In 2016, the CPP secretly commissioned an Israeli political consultancy to conduct public opinion surveys in Cambodia. Their findings were leaked to the press in 2017, revealing that corruption was a serious concern for an electorate which already favoured the opposition Cambodia National Rescue Party (CNRP).

Five months after the publication of the secret polls, the Cambodian supreme court dissolved the CNRP.

For powerful individuals in autocratic countries, owning overseas real estate is often about having “somewhere to retreat to” in case of regime change, according to Jason Sharman, a Cambridge University academic specialising in cross-border corruption.

Sophal Ear of Occidental College in California believes that is what took place in the case of Cambodia.

“If anybody wants to hedge their bets then that’s the insurance you’ve got to have. You’re going to have your [home] in Phnom Penh and then you’re going to have all the excess capital, the bulk of it, hoarded away in Swiss bank accounts,” Ear said. “And then you might want to enjoy it a bit and buy the mansions.”

Most of those mansions – as well as townhouses, apartments and ranches – are located in stable democracies, such as the United States, United Kingdom and Australia. In choosing to park their wealth in western real estate markets, Cambodia’s ruling classes have participated in a global trend.

A Cambodian family living in a shelter on a garbage dump in a Phnom Penh suburb in 2015.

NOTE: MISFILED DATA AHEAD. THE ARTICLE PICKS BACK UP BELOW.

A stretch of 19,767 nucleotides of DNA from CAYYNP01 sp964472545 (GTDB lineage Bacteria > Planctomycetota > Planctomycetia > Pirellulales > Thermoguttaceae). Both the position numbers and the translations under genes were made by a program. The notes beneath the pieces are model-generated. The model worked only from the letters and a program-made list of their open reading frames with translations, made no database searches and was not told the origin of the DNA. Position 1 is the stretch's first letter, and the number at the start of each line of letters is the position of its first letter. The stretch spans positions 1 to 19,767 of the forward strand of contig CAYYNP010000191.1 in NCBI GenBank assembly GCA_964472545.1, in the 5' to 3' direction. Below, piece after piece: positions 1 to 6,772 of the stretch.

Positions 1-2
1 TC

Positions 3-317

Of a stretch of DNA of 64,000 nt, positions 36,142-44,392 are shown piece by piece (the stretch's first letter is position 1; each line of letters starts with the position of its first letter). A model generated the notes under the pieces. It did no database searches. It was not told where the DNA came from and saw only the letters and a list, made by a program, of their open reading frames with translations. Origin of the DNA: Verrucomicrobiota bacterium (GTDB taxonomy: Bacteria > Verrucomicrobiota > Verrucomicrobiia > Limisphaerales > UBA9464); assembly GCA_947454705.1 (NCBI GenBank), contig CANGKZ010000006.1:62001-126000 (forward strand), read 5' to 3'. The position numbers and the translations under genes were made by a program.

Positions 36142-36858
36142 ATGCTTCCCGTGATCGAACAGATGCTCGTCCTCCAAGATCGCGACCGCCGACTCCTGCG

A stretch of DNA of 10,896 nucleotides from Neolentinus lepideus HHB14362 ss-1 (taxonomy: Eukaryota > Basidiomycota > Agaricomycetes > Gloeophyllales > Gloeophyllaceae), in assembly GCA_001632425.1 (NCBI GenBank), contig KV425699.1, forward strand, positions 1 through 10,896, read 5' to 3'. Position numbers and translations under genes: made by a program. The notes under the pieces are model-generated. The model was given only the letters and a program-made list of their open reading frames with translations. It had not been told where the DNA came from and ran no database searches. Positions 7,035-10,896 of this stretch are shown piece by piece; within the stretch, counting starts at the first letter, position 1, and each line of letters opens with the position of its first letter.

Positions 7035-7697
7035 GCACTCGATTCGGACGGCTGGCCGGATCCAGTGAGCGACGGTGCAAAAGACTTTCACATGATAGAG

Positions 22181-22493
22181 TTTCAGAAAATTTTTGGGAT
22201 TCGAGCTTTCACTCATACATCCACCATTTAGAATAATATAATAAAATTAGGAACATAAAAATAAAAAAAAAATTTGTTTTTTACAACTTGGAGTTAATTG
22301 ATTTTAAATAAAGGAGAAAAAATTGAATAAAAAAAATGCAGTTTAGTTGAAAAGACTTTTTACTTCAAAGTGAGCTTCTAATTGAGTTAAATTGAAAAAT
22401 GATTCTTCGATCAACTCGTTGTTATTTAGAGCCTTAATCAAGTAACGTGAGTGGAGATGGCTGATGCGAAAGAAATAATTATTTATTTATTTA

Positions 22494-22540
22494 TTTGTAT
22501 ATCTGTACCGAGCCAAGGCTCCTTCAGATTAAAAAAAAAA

A Cambodian family living in a shelter on a garbage dump in a Phnom Penh suburb in 2015.
Credit: RFA
Living it up in ‘Moneyland’

Oliver Bullough’s 2018 book Moneyland documented the ways in which ‘dirty’ money from corruption has become almost indistinguishably mixed with legitimate funds in the global economy – one of the many ways in which it does so is through Western real estate.

“You see this in all kleptocracies, you steal at home and you bank abroad,” Bullough told RFA. “The possibility of somebody doing what you’ve done – coming to power and stealing everything – is something that you’re going to be very aware of. Therefore, you’re going to want to insure yourself against that.”

One of the great advantages to a kleptocrat of sequestering their riches in London or New York real estate is that the housing markets of Western metropolises are experiencing an ever-expanding bubble. Ironically, that bubble has been fueled in large part by kleptocrats using those cities’ penthouses as grandiose piggy banks. The well-heeled districts of Mayfair and Manhattan have become vehicles through which the world’s unjustly rich can not only launder but also double their dirty money.

For Ear, who was born in Cambodia, the homes uncovered by RFA are essentially the proceeds of crime and ought to be returned to their rightful owners.

“What they’ve earned are the returns on their investments, but the original investment was not theirs to make,” said Ear. “Hopefully, justice will be served and the folks who deserve those properties, the people of Cambodia, will be able to enjoy those ill-gotten assets.”